Japan is increasingly turning to other countries for help as it struggles to stabilise its tsunami-stricken nuclear plant and stop radiation leaks that are complicating efforts to recover the bodies of some of the thousands swept away by the towering wave.
French, American and international experts even a robot are either in Japan or on their way, and French President Nicholas Sarkozy visited Tokyo on Thursday to meet with the prime minister and show solidarity.
Workers are racing to find the source of contaminated water that has been pooling in the Fukushima Dai-ichi nuclear plant since the March 11 earthquake and tsunami. The leaks have often forced workers to flee the plant, preventing them from restarting important cooling systems.
"The amount of water is enormous, and we need any wisdom available," said nuclear safety agency spokesman Hidehiko Nishiyama.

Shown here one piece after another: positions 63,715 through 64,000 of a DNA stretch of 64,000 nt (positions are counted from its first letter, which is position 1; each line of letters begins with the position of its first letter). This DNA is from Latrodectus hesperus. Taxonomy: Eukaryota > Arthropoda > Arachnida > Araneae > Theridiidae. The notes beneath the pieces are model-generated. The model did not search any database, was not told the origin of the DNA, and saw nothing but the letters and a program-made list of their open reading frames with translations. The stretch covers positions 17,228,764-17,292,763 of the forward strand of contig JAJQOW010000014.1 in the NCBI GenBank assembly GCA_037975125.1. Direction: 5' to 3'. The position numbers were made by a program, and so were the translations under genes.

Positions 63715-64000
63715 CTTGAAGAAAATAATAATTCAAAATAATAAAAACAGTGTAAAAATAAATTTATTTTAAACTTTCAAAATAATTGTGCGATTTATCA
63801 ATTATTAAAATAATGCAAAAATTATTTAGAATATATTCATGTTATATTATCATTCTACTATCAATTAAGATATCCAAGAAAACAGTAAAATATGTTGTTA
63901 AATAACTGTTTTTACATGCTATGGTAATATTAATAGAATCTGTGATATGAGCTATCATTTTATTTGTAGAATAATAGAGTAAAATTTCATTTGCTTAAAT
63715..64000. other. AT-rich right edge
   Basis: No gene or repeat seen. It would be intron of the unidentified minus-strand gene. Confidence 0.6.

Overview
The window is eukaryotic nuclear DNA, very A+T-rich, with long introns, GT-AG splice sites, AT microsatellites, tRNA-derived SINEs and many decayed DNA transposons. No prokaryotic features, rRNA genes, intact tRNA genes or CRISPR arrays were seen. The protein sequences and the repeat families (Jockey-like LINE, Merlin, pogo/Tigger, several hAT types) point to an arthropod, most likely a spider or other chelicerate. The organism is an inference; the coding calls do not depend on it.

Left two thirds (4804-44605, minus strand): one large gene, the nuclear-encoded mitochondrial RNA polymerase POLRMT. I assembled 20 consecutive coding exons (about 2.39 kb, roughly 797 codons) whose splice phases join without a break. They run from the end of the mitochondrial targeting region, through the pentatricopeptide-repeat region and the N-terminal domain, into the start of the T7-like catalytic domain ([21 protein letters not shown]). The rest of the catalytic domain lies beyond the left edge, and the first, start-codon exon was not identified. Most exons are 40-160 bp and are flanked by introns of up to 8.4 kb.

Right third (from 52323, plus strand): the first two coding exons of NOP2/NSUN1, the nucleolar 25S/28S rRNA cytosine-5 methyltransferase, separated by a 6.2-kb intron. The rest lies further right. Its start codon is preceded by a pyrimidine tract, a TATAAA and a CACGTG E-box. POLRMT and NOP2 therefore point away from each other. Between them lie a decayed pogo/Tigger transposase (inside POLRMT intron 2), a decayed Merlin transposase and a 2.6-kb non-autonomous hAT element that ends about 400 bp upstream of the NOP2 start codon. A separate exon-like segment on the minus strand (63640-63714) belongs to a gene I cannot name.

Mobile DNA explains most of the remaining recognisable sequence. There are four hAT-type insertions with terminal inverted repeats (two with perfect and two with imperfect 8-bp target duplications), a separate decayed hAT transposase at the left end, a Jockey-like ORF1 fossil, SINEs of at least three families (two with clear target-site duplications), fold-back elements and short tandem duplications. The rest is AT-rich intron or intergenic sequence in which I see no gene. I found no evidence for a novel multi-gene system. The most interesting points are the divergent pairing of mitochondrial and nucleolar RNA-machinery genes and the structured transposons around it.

A spokesman for plant operator Tokyo Electric Power Co. said today that radioactive contamination in groundwater 15 yards (meters) under one of six reactors there had been measured at 10,000 times the government standard. It was the first time the utility has released statistics for groundwater near the plant.
The government did not say what the standard is but the elevated levels would only be an issue if contamination got into the water supply, and spokesman Naoyuki Matsumo said the water supply has not been affected. Also, no one is living there because everyone within 20 kilometers of the plant has been evacuated.
Still, elevated levels of iodine-131, a radioactive substance that decays quickly, were another sign that radiation is leaking from the plant.
Experts from French nuclear giant Areva, which supplied fuel to the plant, are helping figure out how to dispose of the contaminated water that has begun leaking into the ground and the sea.
"We are not a supplier only for happy days," CEO Anne Lauvergeon told reporters in Tokyo on Thursday. "We are effectively also there when things become difficult."
Officials from the plant operator, Tokyo Electric Power Co., said they welcome the help.
"US nuclear plants aren't by the ocean, unlike Japanese ones, so we think the French may be able to help us more than the Americans," said TEPCO Manager Teruaki Kobayashi.